Case Studies

While we can’t cover every scenario, let’s break down scenarios into three categories: cases in which (1) you should absolutely leave your sending church, (2) you may need to leave your sending church, and (3) you should almost never leave your sending church.

Absolute reasons to leave:

They abandon the gospel.

The apostle Paul writes, “I am astonished that you are so quickly deserting him who called you in the grace of Christ and are turning to a different gospel—not that there is another one, but there are some who trouble you and want to distort the gospel of Christ. But even if we or an angel from heaven should preach to you a gospel contrary to the one we preached to you, let him be accursed” (Galatians 1:6–8 ESV).

A church can abandon the gospel. The people can turn away from Christ. If a church no longer believes the gospel or other matters of first importance to the gospel (e.g. deity of Christ, bodily resurrection; 1 Corinthians 15:3-4), then you should part ways this the church. This is not an act of rebellion or arrogance but of holding on to Christ and his lordship above all other human concerns.

They abandon the necessity of gospel proclamation.

Jesus says, “Go therefore and make disciples of all nations, baptizing them in the name of the Father and of the Son and of the Holy Spirit, teaching them to observe all that I have commanded you. And behold, I am with you always, to the end of the age” (Matthew 28:19–20 ESV).

Paul also says, “How then will they call on him in whom they have not believed? And how are they to believe in him of whom they have never heard? And how are they to hear without someone preaching?… So faith comes from hearing, and hearing through the word of Christ” (Romans 10:14, 17 ESV).

Sometimes a church does not explicitly abandon the gospel, but they abandon the necessity of preaching the gospel. In other words, their doctrine doesn’t change, but they begin to think that if we just show love and do good deeds we never have to say anything. Love and good deeds are an important component to our Christian witness (John 13:35), but the Holy Spirit uses the preaching and the sharing of God’s word to bring about saving faith. If the verbal communication of God’s word is removed from ministry, then what remains isn’t Biblical ministry. Leave the church that makes doing social deeds more important than evangelism and instruction in the faith. Deeds are important and necessary (James 2:17-18, 26), but they must stay in their proper order and place.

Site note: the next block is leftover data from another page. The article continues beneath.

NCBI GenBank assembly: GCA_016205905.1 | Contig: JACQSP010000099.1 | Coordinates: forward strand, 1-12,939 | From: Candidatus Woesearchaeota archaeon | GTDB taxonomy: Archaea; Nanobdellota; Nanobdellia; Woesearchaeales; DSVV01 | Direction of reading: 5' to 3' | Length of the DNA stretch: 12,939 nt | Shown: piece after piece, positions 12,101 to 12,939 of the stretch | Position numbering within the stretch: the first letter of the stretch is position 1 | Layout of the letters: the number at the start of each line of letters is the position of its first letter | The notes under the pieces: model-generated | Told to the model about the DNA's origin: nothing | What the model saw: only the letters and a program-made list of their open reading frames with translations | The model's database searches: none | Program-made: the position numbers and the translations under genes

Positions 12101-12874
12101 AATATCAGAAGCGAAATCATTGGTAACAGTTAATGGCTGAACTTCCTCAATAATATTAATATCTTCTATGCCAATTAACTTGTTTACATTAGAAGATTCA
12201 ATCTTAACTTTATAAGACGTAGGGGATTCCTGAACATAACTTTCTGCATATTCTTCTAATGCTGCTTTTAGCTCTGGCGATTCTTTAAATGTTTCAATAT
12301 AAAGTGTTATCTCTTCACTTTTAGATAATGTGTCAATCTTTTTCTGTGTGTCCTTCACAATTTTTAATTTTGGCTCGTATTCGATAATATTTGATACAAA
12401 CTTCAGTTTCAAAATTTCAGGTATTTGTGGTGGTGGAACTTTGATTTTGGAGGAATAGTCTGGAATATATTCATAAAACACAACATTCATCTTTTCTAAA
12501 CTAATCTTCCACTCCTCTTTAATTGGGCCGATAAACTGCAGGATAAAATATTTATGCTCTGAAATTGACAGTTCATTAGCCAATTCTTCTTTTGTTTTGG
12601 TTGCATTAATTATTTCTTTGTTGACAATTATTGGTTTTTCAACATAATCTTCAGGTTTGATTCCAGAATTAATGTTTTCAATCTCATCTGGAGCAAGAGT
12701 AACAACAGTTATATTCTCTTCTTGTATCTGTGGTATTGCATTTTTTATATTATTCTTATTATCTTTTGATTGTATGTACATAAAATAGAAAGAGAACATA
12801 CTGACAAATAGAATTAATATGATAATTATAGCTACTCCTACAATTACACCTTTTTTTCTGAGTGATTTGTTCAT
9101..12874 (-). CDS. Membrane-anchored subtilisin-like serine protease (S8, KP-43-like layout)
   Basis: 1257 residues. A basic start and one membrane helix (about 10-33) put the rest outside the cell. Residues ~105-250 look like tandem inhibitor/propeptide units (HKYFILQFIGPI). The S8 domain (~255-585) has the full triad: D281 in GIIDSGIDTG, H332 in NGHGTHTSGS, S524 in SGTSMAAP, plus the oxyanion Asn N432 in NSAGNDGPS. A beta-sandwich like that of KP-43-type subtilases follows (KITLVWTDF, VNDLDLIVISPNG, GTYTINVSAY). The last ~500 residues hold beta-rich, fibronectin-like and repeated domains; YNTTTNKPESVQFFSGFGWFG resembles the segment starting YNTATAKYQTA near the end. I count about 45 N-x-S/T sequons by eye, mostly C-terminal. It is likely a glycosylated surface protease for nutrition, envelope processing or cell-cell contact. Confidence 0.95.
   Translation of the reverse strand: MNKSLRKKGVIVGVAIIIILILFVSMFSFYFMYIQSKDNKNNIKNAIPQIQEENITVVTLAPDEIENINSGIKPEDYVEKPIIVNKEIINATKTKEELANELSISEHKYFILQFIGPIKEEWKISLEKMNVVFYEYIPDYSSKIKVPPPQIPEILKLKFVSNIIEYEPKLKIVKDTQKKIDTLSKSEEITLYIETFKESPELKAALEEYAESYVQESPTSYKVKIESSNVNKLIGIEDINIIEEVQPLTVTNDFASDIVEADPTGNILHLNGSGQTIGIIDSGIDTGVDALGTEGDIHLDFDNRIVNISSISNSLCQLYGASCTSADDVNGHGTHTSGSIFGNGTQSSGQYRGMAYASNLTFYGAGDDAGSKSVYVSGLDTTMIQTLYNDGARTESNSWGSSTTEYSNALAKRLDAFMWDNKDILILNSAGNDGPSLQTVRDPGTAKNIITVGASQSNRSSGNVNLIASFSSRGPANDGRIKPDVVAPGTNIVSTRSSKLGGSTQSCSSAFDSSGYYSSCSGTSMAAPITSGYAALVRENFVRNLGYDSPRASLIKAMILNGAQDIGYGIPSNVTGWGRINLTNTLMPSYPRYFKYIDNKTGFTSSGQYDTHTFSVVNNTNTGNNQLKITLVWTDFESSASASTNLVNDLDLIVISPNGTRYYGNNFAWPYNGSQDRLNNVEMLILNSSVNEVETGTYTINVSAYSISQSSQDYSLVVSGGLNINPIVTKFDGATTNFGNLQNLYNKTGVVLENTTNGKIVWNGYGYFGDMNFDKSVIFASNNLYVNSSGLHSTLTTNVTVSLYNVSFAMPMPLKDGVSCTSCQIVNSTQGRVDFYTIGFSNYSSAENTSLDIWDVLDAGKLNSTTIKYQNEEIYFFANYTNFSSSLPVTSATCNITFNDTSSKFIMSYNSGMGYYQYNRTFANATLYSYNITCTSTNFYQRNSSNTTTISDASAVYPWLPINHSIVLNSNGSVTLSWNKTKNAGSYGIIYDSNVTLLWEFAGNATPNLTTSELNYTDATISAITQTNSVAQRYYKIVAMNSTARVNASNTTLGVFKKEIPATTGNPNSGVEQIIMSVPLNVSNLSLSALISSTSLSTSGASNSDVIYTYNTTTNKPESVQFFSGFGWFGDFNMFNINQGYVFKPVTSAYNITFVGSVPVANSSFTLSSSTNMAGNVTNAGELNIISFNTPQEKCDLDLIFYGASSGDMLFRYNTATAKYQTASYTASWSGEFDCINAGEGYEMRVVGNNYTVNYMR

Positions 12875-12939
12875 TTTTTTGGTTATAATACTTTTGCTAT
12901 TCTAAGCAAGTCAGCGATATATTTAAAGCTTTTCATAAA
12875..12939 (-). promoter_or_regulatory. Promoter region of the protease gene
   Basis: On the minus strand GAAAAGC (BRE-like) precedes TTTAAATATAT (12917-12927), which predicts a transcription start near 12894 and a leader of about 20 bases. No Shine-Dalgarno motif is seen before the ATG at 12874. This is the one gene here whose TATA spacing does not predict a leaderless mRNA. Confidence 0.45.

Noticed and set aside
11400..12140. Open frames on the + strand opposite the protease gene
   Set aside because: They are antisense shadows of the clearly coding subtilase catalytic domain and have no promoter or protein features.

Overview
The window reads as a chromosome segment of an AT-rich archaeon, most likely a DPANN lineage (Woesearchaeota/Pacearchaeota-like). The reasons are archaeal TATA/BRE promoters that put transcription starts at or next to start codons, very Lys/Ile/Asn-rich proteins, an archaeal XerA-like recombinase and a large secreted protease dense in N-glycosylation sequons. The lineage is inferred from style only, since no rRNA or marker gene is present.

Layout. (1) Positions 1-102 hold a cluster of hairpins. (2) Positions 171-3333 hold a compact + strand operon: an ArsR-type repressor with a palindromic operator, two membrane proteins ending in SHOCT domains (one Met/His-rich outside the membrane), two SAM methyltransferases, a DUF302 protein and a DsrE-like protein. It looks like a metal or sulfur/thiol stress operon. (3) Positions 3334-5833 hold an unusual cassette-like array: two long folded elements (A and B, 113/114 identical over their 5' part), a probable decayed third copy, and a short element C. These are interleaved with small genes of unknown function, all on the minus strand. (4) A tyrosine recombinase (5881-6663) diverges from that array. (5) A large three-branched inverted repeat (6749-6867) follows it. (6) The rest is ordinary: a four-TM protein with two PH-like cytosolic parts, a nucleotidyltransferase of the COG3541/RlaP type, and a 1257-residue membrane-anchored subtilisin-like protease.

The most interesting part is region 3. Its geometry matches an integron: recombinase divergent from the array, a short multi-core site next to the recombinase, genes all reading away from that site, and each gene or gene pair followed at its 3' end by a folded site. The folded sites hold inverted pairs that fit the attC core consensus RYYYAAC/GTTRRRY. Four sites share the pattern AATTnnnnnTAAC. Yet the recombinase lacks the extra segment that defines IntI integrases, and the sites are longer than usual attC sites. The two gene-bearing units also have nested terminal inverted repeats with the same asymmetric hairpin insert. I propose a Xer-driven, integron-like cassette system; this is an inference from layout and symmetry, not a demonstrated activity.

ABWE was founded when Dr. Raphael Thomas’s mission board told him to stop preaching the gospel and focus only on the medical component of his ministry. He refused to give up gospel preaching. Since its founding, whenever ABWE missionaries enter countries and performs deeds of mercy, they do so with the goal of explicitly proclaiming the gospel, making mature disciples, and planting healthy churches. Seeing that you care can influence someone to be willing to listen. The approach is both/and, not either/or.

The lost must place their faith and trust in Jesus Christ. While they often need to see Christians demonstrating love and care in tangible ways, they won’t understand why we care unless they hear God’s word and are pointed to Jesus Christ. They need a Savior.